Differences in semantic category priming in the left and right cerebral hemispheres under automatic and controlled processing conditions
Collins, M.A. (1999) Differences in semantic category priming in the left and right cerebral hemispheres under automatic and controlled processing conditions. Neuropsychologia, 37 (9). pp. 1071-1085.
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The contribution of each cerebral hemisphere to the generation of semantic category meanings at automatic and strategic levels of processing was investigated in a priming experiment where prime and target words were independently projected to the left or right visual fields (LVF or RVF). Non-associated category exemplars were employed as related pairs in a lexical decision task and presented in two experimental conditions. The first condition was designed to elicit automatic processing, so related pairs comprised 20% of the positive set, stimulus pairs were temporally separated by a stimulus onset asynchrony (SOA) of 250 ms, and there was no allusion to the presence of related pairs in the instructions to subjects. The second condition, designed to invoke controlled processing, incorporated a relatedness proportion of 50%, stimulus pairs separated by an SOA of 750 ms, and instructions which informed subjects of the presence and use of category exemplar pairs in the stimulus set. In the first condition, a prime directed to either visual field facilitated responses to categorically related targets subsequently projected to the RVF, while in the second condition a prime directed to either visual field facilitated responses to related targets projected to the LVF. The facilitation effects obtained in both conditions appeared to reflect automatic processes, while strategic processes were invoked in the left, but not the right hemisphere in the second condition. The results suggest that both hemispheres have automatic access to semantic category meanings, although the timecourse of activation of semantic category meanings is slower in the right hemisphere than in the left.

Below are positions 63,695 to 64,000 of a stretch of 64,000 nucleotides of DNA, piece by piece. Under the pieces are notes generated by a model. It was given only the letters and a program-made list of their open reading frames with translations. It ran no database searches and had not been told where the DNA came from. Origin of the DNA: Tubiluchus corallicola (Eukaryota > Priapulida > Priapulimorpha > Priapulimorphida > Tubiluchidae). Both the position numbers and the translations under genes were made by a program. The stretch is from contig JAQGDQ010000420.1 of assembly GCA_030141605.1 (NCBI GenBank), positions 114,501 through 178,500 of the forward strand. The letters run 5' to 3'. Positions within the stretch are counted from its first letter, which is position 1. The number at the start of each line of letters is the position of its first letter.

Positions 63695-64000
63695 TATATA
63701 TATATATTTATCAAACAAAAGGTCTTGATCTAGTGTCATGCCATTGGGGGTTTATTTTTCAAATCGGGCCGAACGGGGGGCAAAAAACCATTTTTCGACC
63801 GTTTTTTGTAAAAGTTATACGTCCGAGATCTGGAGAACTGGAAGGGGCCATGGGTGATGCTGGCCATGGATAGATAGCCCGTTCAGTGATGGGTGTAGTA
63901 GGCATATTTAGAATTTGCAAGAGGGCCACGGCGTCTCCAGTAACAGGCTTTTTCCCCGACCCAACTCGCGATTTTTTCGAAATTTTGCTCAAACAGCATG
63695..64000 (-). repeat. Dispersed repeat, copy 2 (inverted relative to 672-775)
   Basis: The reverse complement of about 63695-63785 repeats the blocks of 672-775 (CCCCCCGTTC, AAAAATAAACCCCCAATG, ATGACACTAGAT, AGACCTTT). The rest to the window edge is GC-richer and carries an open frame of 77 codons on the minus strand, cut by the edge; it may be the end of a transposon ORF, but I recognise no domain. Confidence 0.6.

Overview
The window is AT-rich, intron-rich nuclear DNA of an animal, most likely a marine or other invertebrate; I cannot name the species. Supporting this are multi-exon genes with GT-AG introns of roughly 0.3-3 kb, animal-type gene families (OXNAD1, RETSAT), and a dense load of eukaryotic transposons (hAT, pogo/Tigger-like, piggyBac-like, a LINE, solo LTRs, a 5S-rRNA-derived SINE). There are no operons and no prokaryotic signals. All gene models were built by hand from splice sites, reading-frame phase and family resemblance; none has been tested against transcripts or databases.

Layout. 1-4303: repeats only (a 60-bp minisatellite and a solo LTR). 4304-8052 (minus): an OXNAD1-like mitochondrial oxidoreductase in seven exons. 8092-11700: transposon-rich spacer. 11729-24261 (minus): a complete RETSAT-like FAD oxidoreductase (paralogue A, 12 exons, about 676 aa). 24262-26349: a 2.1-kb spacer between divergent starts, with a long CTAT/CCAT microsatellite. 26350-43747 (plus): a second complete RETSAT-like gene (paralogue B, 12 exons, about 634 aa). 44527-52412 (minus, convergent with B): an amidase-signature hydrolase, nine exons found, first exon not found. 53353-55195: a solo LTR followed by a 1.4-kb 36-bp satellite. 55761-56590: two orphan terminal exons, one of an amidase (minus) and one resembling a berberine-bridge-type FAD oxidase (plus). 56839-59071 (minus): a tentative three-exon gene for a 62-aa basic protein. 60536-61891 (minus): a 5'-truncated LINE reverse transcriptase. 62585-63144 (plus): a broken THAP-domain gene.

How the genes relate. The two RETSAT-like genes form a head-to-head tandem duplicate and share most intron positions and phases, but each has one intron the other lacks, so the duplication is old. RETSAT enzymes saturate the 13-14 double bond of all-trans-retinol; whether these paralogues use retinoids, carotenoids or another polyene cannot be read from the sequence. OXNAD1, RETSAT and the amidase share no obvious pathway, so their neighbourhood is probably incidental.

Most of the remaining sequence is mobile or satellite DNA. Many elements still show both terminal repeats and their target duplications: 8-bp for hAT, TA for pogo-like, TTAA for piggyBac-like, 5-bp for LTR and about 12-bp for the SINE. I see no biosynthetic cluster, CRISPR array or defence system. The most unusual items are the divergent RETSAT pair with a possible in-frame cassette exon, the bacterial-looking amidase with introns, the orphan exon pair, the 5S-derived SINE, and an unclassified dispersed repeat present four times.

|Publication Type:||Journal Article|
|Murdoch Affiliation:||School of Psychology|
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